By Dr. Stephen Phinney and the Virta Team
This is a distinct pathologic state that happens when insulin levels are extremely low, such as in a person with type 1 diabetes who cannot produce insulin. It is often called diabetic ketoacidosis or DKA. In this case ketone production redlines, resulting in dangerously high ketone concentrations that can exceed 20 mmol/L, an order of magnitude higher than typical values in nutritional ketosis. Except for type 1 diabetes or other conditions associated with insulin insufficiency (e.g., people with advanced type-2 diabetes who have lost most or all of their capacity for insulin production), a well-formulated ketogenic diet is associated with a built-in safety mechanism thanks to negative feedback inhibition that prevents ketones from exceeding 5 mmol/L (Taggart, 2005).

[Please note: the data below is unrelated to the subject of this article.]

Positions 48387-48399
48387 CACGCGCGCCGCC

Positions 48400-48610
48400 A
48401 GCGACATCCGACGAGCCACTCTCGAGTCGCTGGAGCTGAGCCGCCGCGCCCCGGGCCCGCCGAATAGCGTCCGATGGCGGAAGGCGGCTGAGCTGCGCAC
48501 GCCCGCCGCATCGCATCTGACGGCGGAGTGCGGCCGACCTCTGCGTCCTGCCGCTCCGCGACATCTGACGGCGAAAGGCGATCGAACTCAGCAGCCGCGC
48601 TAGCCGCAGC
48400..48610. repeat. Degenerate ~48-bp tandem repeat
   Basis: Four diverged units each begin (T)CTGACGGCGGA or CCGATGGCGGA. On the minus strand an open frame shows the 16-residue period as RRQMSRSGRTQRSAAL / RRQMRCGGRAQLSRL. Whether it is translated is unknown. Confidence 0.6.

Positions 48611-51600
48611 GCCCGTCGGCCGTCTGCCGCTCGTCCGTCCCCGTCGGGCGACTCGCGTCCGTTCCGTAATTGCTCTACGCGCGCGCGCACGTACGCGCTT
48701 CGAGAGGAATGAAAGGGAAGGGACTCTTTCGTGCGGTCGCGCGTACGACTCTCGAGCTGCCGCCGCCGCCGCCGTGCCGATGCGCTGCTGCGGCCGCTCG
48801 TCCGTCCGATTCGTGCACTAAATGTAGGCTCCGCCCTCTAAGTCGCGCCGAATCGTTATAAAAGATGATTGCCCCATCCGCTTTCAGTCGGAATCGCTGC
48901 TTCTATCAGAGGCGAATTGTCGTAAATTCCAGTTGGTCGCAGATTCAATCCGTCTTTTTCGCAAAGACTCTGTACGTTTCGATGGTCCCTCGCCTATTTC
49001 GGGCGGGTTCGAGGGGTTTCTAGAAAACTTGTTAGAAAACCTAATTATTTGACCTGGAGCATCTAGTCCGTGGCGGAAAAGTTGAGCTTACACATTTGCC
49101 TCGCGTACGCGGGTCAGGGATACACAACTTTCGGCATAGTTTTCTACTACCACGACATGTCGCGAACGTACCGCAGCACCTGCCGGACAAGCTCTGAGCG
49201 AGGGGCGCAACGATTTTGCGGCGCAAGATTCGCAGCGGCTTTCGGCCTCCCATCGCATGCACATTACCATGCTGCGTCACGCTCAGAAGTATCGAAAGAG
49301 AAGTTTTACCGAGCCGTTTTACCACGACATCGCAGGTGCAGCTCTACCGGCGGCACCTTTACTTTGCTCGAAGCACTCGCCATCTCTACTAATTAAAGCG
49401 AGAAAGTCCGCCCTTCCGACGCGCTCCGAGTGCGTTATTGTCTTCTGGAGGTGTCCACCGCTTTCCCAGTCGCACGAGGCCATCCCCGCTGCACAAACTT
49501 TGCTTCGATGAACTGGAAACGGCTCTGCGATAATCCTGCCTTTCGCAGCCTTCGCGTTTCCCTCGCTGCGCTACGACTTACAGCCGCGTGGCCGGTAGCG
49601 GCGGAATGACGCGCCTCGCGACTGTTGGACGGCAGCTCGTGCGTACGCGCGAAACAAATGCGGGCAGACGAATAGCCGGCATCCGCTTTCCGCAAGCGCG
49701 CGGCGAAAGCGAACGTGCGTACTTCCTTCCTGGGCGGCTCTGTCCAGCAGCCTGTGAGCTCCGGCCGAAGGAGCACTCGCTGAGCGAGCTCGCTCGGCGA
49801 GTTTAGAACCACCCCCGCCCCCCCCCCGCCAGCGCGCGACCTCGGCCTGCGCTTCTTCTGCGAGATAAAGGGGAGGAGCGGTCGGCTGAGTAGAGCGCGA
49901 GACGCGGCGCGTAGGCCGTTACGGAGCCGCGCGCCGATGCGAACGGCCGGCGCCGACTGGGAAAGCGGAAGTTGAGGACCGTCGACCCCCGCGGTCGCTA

Read more in our deep dive on ketone basics here